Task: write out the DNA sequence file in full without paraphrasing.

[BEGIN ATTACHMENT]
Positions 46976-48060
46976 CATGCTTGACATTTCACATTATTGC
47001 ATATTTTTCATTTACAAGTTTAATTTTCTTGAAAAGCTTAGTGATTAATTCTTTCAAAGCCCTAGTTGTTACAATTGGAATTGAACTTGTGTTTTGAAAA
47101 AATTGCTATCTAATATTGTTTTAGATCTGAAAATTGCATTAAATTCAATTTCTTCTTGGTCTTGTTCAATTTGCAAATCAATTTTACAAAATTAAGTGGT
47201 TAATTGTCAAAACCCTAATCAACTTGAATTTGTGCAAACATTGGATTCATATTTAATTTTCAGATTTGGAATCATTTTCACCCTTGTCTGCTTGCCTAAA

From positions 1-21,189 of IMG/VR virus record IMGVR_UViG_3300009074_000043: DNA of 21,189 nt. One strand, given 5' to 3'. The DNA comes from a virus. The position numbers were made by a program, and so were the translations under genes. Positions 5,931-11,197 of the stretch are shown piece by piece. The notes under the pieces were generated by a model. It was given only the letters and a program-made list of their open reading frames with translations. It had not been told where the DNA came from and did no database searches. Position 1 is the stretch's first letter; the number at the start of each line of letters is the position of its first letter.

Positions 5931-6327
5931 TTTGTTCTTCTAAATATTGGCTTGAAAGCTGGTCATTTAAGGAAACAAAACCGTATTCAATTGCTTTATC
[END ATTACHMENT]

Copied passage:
Positions 46976-48060
46976 CATGCTTGACATTTCACATTATTGC
47001 ATATTTTTCATTTACAAGTTTAATTTTCTTGAAAAGCTTAGTGATTAATTCTTTCAAAGCCCTAGTTGTTACAATTGGAATTGAACTTGTGTTTTGAAAA
47101 AATTGCTATCTAATATTGTTTTAGATCTGAAAATTGCATTAAATTCAATTTCTTCTTGGTCTTGTTCAATTTGCAAATCAATTTTACAAAATTAAGTGGT
47201 TAATTGTCAAAACCCTAATCAACTTGAATTTGTGCAAACATTGGATTCATATTTAATTTTCAGATTTGGAATCATTTTCACCCTTGTCTGCTTGCCTAAA

From positions 1-21,189 of IMG/VR virus record IMGVR_UViG_3300009074_000043: DNA of 21,189 nt. One strand, given 5' to 3'. The DNA comes from a virus. The position numbers were made by a program, and so were the translations under genes. Positions 5,931-11,197 of the stretch are shown piece by piece. The notes under the pieces were generated by a model. It was given only the letters and a program-made list of their open reading frames with translations. It had not been told where the DNA came from and did no database searches. Position 1 is the stretch's first letter; the number at the start of each line of letters is the position of its first letter.

Positions 5931-6327
5931 TTTGTTCTTCTAAATATTGGCTTGAAAGCTGGTCATTTAAGGAAACAAAACCGTATTCAATTGCTTTATC